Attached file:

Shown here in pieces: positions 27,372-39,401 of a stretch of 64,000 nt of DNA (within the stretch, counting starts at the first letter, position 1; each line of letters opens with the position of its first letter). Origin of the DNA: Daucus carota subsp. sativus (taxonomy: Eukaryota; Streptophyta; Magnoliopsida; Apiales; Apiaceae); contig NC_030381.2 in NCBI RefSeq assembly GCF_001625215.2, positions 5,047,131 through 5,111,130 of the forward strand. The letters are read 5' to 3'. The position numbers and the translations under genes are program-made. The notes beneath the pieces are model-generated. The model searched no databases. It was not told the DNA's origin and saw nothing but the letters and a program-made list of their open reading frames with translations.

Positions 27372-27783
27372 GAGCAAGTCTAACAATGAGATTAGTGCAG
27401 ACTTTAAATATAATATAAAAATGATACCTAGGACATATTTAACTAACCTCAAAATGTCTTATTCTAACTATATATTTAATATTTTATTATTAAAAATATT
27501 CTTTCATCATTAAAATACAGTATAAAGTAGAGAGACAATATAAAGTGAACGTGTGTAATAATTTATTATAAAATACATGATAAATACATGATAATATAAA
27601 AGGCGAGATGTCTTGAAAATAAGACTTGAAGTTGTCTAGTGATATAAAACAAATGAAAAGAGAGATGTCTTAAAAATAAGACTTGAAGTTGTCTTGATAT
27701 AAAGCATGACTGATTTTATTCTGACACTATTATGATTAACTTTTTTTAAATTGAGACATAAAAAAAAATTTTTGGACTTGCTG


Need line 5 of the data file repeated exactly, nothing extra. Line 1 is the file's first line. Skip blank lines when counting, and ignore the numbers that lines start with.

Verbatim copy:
27501 CTTTCATCATTAAAATACAGTATAAAGTAGAGAGACAATATAAAGTGAACGTGTGTAATAATTTATTATAAAATACATGATAAATACATGATAATATAAA